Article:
Each year the new airport is delayed is money in the pockets of an anointed few, at great social and economic cost to rest of the citizens of Durham region. Draconian actions such as culling a flight school will not resolve the fundamental demand for local accessible safe aviation infrastructure. The only mutually beneficial path forward is to build Pickering Airport as quickly as possible.

All it will take to resolve this building crisis is for the MPs from Whitby, Oshawa and Pickering to show leadership by calling on the Minister of Transport to follow the suggestion of the KPMG ASA report to break ground on the new airport in 2026. The first steps in this process need to happen now, starting with Transport Canada initiating the environmental assessment process and to issue an Request For Proposal for the P3 development of Pickering Airport by private investors.

This new airport will improve aviation safety, and reduce aviation noise over the heads of hundreds of thousands of residents in Oshawa and Whitby. It will be an economic engine creating thousands of regional jobs. All that MP Ryan Turnbull has to do is ignore the lobbyists and special interest groups, listen to his voters, and join the five local mayors in their call to Build Pickering Airport Now!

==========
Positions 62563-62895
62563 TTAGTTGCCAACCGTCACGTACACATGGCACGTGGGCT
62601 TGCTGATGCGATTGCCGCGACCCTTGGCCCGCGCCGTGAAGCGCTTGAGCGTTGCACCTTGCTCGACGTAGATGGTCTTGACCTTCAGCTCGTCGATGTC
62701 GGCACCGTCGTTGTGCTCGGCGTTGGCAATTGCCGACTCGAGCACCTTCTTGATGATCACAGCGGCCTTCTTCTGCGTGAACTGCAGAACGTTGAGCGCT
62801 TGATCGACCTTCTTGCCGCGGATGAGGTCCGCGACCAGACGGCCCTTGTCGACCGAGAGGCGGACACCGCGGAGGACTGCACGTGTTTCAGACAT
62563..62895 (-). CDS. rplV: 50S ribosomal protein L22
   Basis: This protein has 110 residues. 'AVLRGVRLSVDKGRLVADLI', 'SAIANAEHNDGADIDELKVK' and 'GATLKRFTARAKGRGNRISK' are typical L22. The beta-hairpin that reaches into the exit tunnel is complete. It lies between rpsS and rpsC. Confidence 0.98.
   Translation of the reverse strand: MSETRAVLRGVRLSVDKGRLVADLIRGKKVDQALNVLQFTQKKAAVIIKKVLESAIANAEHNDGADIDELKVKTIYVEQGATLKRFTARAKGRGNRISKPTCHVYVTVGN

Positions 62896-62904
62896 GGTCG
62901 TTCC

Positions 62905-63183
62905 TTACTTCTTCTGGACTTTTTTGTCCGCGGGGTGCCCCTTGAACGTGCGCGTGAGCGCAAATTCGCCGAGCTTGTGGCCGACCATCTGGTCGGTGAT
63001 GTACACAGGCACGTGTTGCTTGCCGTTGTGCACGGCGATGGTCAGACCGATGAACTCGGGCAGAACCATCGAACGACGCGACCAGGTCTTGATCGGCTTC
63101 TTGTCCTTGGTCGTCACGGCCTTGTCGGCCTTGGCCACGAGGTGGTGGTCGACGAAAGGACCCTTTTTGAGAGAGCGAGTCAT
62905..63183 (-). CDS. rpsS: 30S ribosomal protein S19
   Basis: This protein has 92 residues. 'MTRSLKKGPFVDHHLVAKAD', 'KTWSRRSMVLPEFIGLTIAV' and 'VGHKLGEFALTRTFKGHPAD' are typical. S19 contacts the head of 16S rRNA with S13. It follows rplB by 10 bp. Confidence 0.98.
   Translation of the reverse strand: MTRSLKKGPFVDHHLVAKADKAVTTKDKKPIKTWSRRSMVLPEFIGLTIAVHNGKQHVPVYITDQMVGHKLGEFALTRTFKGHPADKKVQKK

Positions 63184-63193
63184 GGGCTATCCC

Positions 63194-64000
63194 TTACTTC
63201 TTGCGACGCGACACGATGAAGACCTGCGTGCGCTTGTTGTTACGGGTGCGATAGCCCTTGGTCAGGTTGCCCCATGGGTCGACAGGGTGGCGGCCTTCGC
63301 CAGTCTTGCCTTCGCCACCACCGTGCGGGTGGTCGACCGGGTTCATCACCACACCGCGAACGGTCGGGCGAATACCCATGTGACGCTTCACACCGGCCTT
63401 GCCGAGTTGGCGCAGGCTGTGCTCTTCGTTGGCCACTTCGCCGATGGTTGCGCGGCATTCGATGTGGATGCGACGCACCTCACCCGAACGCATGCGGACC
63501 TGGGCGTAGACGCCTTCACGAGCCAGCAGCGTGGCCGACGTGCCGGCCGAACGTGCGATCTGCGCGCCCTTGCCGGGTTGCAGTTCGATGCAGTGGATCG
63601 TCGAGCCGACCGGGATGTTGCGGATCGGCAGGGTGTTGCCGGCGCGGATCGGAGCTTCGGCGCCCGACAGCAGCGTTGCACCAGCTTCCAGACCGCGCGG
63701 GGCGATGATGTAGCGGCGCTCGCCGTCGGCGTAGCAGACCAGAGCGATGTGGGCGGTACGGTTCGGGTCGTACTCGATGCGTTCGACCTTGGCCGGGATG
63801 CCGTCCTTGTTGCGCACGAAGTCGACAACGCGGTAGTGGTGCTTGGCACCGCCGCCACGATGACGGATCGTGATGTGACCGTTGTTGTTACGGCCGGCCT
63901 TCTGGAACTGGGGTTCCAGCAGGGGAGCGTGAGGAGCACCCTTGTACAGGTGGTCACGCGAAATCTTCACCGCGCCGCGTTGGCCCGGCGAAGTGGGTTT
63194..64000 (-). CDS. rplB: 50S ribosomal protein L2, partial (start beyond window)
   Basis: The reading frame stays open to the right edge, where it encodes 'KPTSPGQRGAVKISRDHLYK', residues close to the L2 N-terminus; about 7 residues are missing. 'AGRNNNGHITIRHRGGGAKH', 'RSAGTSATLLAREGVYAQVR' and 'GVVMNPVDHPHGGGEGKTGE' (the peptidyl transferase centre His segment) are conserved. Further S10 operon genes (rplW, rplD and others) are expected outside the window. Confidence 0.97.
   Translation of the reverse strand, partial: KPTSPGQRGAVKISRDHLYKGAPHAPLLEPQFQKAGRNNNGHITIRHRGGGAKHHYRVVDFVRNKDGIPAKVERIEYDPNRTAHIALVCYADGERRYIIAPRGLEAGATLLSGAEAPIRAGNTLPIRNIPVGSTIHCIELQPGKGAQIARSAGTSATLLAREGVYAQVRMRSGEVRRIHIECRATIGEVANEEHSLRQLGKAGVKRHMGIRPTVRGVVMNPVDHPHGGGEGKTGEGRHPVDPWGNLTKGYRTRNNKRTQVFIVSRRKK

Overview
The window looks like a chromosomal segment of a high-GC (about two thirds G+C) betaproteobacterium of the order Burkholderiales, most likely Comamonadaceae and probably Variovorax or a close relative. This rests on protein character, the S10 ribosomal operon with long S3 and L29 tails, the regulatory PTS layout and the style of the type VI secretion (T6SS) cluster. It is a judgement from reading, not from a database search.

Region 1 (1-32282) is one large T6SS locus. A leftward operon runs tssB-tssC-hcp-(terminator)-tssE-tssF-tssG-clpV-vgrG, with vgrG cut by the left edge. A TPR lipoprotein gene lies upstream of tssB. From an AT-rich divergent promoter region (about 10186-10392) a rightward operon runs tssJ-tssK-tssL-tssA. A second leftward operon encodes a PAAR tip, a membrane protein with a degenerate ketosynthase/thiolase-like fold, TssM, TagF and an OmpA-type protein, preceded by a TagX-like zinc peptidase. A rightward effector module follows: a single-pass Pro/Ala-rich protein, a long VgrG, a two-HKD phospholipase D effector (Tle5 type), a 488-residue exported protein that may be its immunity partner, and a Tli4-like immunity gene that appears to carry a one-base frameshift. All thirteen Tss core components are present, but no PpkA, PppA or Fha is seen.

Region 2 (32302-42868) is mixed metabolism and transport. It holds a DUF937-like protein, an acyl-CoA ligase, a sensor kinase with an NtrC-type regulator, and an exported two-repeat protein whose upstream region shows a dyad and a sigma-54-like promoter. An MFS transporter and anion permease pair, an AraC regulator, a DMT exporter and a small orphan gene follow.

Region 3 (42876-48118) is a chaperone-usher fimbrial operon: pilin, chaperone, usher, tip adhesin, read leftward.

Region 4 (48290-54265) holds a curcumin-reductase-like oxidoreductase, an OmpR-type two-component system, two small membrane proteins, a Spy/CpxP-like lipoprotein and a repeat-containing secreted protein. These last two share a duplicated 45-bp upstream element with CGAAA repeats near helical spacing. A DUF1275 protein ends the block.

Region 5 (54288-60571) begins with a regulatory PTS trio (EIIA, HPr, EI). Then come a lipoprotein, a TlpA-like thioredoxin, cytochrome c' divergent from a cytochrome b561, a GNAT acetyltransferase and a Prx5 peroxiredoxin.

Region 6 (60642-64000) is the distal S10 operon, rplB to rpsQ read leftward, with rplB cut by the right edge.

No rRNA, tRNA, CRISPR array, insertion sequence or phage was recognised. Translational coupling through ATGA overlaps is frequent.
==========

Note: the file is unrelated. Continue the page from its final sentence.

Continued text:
Stats Canada Aircraft Movement’s

KPMG ASA report, conclusions on Pages 334 point 3 and 5, business case on page 359, 373, 374

Oshawa Business plan workshop  Sept 2020.

Oshawa Airport Noise Management Procedures

MP Ryan Turnbull, Jennifer OConnell with Justin Trudeau

Timelapse – Google Earth Engine

The Oshawa Airport zoning regulations